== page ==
blow came at the ballot box in 1994 when Mr. Chen,
who is now 48, won
                   the mayoralty for his Democratic Progressive Party by
running against
                   alleged Nationalist corruption. As a young lawyer, he
had defended
                   dissidents jailed by the Nationalists during martial

                   But Mr. Chen didn't always have a strong legal basis
for closing the
                   brothels and other businesses he targeted, say their
lawyers. Meanwhile,
                   the crackdown grew increasingly unpopular with people
who depended on
                   the sex trade for a living.

                   "You have to give people some room to survive," says
Lin Chu-long, a taxi
                   driver on the night shift. "People lost their jobs,
and in the end they all
                   voted against the mayor." That was enough, in a close
election, to cost Mr.
                   Chen his job when the Nationalists ran their own
version of Mr. Clean.

                   Continuing Crackdown

                   The police say they are still cracking down, citing
what they say is a tripling
                   of prostitution-related detentions in the first three
months of the year.

                   Yet while prostitution hasn't exploded, some hostess
bars have begun
                   opening since the election, and prostitutes say it is
easier to get
                   better-paying jobs now as these new bars compete for

                   Hsiao-mei (her nickname) is a 25-year-old who
switched to a hostess bar
                   that opened only in February, after the election,
because the pay is better.
                   After all, she says, "I do this for the money." The
bar is in the basement of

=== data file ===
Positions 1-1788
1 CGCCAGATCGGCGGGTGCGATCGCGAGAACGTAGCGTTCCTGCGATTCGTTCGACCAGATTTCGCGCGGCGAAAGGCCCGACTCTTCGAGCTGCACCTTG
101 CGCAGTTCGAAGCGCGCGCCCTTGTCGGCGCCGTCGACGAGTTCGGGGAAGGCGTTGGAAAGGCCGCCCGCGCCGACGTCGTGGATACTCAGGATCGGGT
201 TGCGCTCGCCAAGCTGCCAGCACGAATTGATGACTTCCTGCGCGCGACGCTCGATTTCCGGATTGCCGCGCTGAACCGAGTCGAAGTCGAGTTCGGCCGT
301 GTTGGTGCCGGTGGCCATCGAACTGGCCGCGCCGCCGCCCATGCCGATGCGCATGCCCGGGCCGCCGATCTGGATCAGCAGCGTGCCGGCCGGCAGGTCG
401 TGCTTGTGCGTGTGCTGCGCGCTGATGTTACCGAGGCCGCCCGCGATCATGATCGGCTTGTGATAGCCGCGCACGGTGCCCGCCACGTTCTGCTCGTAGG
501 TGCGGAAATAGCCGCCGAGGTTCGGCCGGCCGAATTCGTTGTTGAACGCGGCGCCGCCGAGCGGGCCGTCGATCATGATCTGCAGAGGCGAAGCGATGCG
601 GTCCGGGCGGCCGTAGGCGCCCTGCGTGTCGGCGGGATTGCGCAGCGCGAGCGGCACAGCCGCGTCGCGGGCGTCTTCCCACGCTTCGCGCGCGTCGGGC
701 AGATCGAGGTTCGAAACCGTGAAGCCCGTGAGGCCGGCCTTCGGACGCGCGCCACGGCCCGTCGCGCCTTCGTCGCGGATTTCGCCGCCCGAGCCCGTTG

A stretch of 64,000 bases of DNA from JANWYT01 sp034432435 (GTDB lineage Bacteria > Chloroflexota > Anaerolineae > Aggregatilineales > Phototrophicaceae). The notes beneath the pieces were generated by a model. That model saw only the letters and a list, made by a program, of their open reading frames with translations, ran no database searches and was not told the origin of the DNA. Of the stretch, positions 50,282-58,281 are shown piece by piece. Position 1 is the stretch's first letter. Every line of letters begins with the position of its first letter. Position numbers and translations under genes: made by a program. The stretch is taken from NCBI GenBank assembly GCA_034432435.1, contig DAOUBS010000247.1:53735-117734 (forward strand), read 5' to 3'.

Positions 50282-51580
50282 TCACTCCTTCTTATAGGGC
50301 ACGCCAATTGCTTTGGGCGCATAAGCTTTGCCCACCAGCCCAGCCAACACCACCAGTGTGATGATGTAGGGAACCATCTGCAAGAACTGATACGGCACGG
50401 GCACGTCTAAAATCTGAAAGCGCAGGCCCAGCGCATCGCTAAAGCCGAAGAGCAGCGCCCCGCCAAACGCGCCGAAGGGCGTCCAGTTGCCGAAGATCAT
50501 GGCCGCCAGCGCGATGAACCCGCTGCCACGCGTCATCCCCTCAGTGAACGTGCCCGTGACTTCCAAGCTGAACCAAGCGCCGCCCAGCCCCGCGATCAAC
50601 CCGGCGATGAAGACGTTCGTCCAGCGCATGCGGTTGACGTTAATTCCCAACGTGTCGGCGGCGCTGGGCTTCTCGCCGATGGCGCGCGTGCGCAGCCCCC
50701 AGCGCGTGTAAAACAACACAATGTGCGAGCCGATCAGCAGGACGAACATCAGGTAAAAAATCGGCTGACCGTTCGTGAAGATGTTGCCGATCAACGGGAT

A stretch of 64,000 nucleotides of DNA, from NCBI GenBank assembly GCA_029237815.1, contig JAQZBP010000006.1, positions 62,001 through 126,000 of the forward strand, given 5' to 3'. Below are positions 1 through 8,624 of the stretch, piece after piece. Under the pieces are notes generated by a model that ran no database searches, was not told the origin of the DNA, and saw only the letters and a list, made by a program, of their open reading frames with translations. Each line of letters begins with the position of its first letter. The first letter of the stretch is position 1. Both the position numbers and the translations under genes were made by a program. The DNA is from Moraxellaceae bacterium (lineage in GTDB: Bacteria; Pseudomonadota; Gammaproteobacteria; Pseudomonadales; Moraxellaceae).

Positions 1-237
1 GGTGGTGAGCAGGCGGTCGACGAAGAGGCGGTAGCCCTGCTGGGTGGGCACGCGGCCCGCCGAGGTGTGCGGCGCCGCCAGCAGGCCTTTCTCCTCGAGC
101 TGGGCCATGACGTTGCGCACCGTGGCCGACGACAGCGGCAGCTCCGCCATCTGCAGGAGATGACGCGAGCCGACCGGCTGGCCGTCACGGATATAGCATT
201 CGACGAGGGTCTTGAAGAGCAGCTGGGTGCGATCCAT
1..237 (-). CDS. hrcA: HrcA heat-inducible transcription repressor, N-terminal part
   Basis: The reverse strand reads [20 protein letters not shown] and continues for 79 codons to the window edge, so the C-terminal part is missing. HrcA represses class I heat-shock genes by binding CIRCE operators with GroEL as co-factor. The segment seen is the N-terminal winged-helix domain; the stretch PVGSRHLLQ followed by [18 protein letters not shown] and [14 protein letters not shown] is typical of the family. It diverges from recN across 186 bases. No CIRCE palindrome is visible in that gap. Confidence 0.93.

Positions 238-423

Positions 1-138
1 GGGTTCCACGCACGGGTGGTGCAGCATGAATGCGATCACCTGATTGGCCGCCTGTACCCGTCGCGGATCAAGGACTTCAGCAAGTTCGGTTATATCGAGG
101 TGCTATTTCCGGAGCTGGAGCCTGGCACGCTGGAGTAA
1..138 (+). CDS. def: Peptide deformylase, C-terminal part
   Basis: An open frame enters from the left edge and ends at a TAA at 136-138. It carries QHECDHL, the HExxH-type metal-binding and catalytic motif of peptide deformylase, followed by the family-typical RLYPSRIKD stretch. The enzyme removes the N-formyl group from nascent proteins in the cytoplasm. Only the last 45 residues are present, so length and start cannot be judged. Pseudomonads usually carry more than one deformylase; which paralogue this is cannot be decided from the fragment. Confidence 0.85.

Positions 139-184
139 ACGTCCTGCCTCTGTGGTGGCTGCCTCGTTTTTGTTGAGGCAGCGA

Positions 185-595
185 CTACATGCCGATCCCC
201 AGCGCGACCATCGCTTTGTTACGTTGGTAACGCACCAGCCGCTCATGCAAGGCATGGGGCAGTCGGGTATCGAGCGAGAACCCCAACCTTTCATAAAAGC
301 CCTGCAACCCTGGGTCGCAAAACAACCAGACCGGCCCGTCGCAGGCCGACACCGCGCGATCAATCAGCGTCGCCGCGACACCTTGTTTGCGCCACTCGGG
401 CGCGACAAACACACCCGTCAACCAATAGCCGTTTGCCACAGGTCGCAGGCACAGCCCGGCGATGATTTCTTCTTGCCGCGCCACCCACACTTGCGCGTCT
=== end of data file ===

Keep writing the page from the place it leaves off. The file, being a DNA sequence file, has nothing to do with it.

an office building in a glossy neighborhood of sleek
high-rise offices. In a
                   series of small dens equipped with couches and
karaoke machines, women
                   like her, in a black tank top and bikini briefs, sit
on the laps of men often
                   nearly naked themselves. The going rate for two hours
of sex in a hotel
                   afterward can be as much as US$400.

                   For now, say social activists, they will wait and see
what the new mayor
                   does. "I'd say we're still in a testing period
between the industry's backers
                   and city enforcement," says Hui-Jung Chi, chief
executive officer of the
                   Garden of Hope Foundation, Taiwan's biggest support
group for
                   prostitutes trying to quit the business. "The
ultimate outcome will depend
                   on the determination of Mr. Ma."

                   The police, Ms. Chi says, used to take bribes from
the brothels with the
                   connivance of Nationalist politicians, a charge that
a spokesman for the
                   new mayor doesn't specifically deny.

                   Tough Reputation

                   The 48-year-old mayor -- with his youthful good looks